Having planned for months in advance, Lowell, Jim and I left Canton on Sunday morning for our annual trek to Lake Taneycomo, which has a gazillion trout, all planted. This is our “bridge” fishing event, between the ice fishing season and open water season. We noted and commented upon the numerous skunk roadkills on the way down. I should have taken that as a hint. We made the obligatory stop at the Bass Pro Shops Mothership store in Springfield, MO. I bought a couple of shirts and a new watch in the catalog outlet store. We made it to Trout Hollow Lodge by 6:30. Tom had been waiting for us for a couple of hours and was pretty worried by that time. I baited up and ran down to the dock to test the waters. A steady current was running. In a couple of minutes I had hooked a fish. I had it about half way in when it got off. That was as close to landing a fish as I would ever get. Nonetheless, I ran back up and delivered the good news, as first-night success has been a harbinger of good things in the past. We went to dinner feeling fairly optimistic. We played cards until bed.
I woke up super early, according to the hotel room clock, and could not go back to sleep. I listened to my iPod until others began to stir. I noticed later that the clock had not been sprung forward for Daylight Savings Time. Eeesh. It was about 40 degrees, and I put on every layer I had. After breakfast we went down to the dock and loaded into our rented pontoon boat. There was no current in the lake, as no water was being released from the upstream dam to generate electricity. It stayed that way all day. Jim caught a couple and Tom caught one, but Lowell and I could not buy a bite. We went to lunch with heavy hearts, and the hope that some water would be released. But it was not to be. The afternoon turned even colder. I sat in the back of the boat trying to fish, but feeling very cold and nodding off to sleep. When I could take the misery no longer, I suggested we head in early, or at least that they drop me off at our dock, and the rest could go fish for another hour or two if they wanted. Lowell joined me on shore, while Jim and Tom went on to fish a bit more. I took a nap, then a long hot shower that was absolutely heavenly. The shower had the highest flow rate I’ve seen in forever. Rested, warm, and clean, I felt like a million dollars. Jim and Tom came back, with nothing to show for their efforts. We went to dinner, then to the little Bass Pro Shops in Branson. I bought a pair of rain pants to help break the wind and keep my legs warm. A single layer of denim was not doing the job! I ran into Bob and Jamie outside the store. They were down there for a meeting, but we didn’t get to spend any time together, sadly. On the weather report that night, we learned that we were in the coldest spot around, north and south.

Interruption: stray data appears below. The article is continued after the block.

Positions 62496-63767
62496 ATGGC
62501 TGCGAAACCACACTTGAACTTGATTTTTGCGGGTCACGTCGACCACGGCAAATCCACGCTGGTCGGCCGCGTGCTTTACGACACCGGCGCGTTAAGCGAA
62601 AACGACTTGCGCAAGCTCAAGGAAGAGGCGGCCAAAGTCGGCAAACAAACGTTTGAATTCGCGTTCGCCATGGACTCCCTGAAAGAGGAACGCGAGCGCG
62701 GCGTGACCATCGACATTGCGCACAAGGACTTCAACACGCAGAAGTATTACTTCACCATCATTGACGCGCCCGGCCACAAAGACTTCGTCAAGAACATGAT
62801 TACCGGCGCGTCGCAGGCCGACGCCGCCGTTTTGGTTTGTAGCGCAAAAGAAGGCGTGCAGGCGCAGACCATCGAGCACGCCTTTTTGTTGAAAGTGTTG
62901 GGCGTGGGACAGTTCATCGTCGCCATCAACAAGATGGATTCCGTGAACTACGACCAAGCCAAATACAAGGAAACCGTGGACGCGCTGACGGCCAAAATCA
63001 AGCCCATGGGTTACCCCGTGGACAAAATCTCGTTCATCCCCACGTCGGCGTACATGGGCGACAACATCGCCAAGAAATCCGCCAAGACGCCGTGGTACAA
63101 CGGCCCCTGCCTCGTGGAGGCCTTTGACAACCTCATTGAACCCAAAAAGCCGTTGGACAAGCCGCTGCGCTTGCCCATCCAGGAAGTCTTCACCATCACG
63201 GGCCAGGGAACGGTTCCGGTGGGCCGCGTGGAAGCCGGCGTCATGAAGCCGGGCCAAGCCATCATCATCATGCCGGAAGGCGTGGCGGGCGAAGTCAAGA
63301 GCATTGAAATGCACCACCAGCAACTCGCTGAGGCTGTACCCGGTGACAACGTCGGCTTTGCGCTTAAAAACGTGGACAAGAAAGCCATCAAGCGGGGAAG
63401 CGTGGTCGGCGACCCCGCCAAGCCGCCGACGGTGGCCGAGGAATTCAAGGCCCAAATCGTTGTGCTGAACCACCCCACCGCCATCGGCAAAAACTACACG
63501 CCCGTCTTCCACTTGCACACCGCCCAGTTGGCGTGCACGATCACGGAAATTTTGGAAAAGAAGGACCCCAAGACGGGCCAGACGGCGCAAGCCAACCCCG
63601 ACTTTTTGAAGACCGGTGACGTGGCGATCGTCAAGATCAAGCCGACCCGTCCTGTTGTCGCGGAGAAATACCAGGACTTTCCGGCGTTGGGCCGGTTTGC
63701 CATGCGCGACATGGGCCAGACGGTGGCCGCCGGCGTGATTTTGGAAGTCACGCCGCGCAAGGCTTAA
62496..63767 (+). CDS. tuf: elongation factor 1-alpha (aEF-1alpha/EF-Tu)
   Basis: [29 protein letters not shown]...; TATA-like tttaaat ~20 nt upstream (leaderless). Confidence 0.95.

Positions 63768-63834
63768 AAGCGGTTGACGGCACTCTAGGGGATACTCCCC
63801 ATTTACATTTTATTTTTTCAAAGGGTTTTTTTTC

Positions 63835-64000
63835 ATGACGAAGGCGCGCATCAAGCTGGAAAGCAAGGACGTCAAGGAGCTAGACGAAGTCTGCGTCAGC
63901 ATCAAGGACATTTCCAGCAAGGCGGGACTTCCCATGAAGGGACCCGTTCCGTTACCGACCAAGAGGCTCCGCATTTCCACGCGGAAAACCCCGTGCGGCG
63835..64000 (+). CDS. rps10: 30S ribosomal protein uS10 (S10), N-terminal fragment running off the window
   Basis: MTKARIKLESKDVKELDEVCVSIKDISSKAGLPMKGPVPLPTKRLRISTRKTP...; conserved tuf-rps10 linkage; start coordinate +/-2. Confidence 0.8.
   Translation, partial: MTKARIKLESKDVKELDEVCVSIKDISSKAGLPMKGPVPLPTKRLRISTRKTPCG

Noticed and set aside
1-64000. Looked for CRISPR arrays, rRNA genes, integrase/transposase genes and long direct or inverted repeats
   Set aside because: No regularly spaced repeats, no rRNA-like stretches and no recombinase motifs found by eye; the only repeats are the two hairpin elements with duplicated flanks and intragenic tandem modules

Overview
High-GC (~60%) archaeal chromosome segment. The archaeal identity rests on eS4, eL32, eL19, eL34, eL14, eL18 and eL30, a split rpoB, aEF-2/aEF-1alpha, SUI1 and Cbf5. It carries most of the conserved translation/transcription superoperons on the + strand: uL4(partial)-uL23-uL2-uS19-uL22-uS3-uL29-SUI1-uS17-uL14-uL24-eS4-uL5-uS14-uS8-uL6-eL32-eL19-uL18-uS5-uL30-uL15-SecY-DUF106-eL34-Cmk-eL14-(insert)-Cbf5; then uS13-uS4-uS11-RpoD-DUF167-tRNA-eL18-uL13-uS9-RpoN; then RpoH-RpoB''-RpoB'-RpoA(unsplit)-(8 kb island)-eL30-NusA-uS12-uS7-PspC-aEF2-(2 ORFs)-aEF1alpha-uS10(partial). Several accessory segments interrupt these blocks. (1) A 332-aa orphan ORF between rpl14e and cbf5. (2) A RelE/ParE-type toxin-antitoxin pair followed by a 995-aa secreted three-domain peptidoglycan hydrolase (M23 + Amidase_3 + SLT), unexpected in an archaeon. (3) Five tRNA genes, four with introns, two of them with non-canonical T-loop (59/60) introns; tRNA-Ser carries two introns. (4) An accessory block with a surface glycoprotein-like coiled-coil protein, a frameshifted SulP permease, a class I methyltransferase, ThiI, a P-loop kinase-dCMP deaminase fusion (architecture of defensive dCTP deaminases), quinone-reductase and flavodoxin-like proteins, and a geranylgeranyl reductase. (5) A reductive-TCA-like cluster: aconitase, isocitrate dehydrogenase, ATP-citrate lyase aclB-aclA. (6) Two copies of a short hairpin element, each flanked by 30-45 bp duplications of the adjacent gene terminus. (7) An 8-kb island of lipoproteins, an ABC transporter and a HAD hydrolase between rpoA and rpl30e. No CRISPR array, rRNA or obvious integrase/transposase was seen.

Tuesday morning we went out and found that there was a slight current to the lake, which boded well. Unfortunately, every time we put a line in the water, gobs of filamentous algae would accumulate on our bait and weights. We spent more time clearing it off than actually fishing. Even when we could get the bait down on the bottom, we couldn’t raise a bite. When we drifted past our dock, the people fishing off the end of it were catching trout like mad. Unbelievable. At least I was warm with the rain pants on top of my jeans. We carried on until about 10:30, when I suggested we give up. The current had stopped, we weren’t catching fish, and Lowell wanted to get back a bit early. We packed up and left, eating lunch in Lebanon at the Taco Bell. When Lowell walked up to the table, his cup slipped out of his hand and he gave my leg a bath in root beer. Wet clean-up, aisle two! I thought it was pretty funny, and luckily I had an easily accessible pair of jeans in the trunk of the car. We got back to Canton in good time, and both dog and wife were happy to see me.
One of the great things about Taneycomo is the usual hordes of great blue herons that tolerate human presence well. When the fish aren’t biting, I can turn my attention to photographing the birds. This year, we arrived a week later than usual, at my behest to match my spring break schedule (the others are all retired). I think a lot of the herons had already migrated north, as there weren’t near the numbers we had in previous years. Worse, the sun never shown, which makes photography difficult. Nonetheless, I got a few shots in along the way. Incidentally, the timing also meant more boats on the water and more tourist traffic in town.
GBH in flight
Heron eating fish.
Heron having just eaten fish.
Wood ducks on shore.
Old Crooked Foot.
Jim, Tom, Lowell, Joe
As usual, click through to see more photos, mostly more great blue herons.